I try to remember how important it is that our children know we make mistakes and that we aren't perfect. When they are teenagers this is no problem, we can't do anything right at that stage. :) When they are younger, though, we parents seem infallible and that can be pretty intimidating.
One evening my oldest son was lamenting about how he never does anything right and that he is always making mistakes. (He definitely inherited the perfectionist gene.) I gave him my line about expecting kids to make mistakes because that is how they learn and that everyone makes mistakes. This night he wasn't buying it and exclaimed that I never make mistakes. Overcoming the urge to burst into hysterical laughter, I thought to myself, "If he only knew." Then I realized he didn't know.
I asked him if he knew how many mistakes I had made that day. He replied, "None!" I proceeded to begin at my waking moments and list off every tiny little mistake I had made that day. Not getting out of bed right away, so I had to rush; not remembering if I put conditioner on my hair, so I had to redo it to make sure; forgetting my shoes upstairs; leaving my phone in the house, etc., etc. I went through the whole day describing all the small mistakes I had made and things I had forgotten. He was truly amazed and so was I!
We went on to talk about learning from those mistakes and taking steps to prevent them from happening again. We also focused on the importance of being gentle with ourselves when we do make mistakes. Calling ourselves names and expecting the worst only makes us feel worse. Learning from our mistakes, making changes, and apologizing when necessary help us to change those patterns.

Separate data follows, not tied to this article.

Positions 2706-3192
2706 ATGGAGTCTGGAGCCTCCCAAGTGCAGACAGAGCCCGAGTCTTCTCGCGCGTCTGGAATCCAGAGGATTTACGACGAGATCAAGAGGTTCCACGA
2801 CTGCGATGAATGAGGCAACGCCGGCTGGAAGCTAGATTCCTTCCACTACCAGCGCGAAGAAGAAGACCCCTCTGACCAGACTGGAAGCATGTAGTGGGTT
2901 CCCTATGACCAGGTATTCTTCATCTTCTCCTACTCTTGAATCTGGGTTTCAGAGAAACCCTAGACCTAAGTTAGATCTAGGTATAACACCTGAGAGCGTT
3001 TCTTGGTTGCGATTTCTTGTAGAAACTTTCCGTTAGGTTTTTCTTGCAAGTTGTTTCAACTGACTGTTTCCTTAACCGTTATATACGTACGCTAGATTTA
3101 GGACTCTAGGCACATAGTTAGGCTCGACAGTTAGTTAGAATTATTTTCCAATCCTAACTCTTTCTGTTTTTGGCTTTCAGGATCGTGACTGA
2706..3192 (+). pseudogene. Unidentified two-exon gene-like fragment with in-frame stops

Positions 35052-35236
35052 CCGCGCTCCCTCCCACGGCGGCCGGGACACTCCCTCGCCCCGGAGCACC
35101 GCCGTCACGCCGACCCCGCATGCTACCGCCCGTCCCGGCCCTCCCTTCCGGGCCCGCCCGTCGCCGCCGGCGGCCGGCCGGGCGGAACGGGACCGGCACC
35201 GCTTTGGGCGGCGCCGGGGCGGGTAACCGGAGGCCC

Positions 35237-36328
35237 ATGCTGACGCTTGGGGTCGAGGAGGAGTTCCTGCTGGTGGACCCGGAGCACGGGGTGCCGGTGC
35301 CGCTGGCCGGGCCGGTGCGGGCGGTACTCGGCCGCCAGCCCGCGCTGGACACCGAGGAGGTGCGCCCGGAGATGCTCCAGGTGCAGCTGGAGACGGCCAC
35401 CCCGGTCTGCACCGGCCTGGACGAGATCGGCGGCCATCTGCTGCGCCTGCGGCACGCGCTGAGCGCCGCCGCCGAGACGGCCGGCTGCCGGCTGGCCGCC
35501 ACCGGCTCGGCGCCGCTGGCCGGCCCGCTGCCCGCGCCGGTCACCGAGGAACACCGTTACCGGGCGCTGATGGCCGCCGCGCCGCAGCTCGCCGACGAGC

It is critical for me to let my children know when I have made mistakes, to admit when I am wrong, and to apologize to them. They won't know how to do this if I don't show them and they'll continue to expect themselves to be perfect. High expectations are important, but the expectation of perfection can be destructive and paralyzing.
Many of us put on a really good show of having it all together and being perfect. It's easy to assume by just casually observing that we never make mistakes. I think we've learned to compensate and adjust, not making a big deal about our mistakes, and moving on.
My son and I came up with a little saying that we use now and again to remind us to be gentle with ourselves and others, "I am perfectly imperfect and that's perfectly fine." It helps on those hard days when nothing seems to be going right and is an important reminder to keep it all in perspective.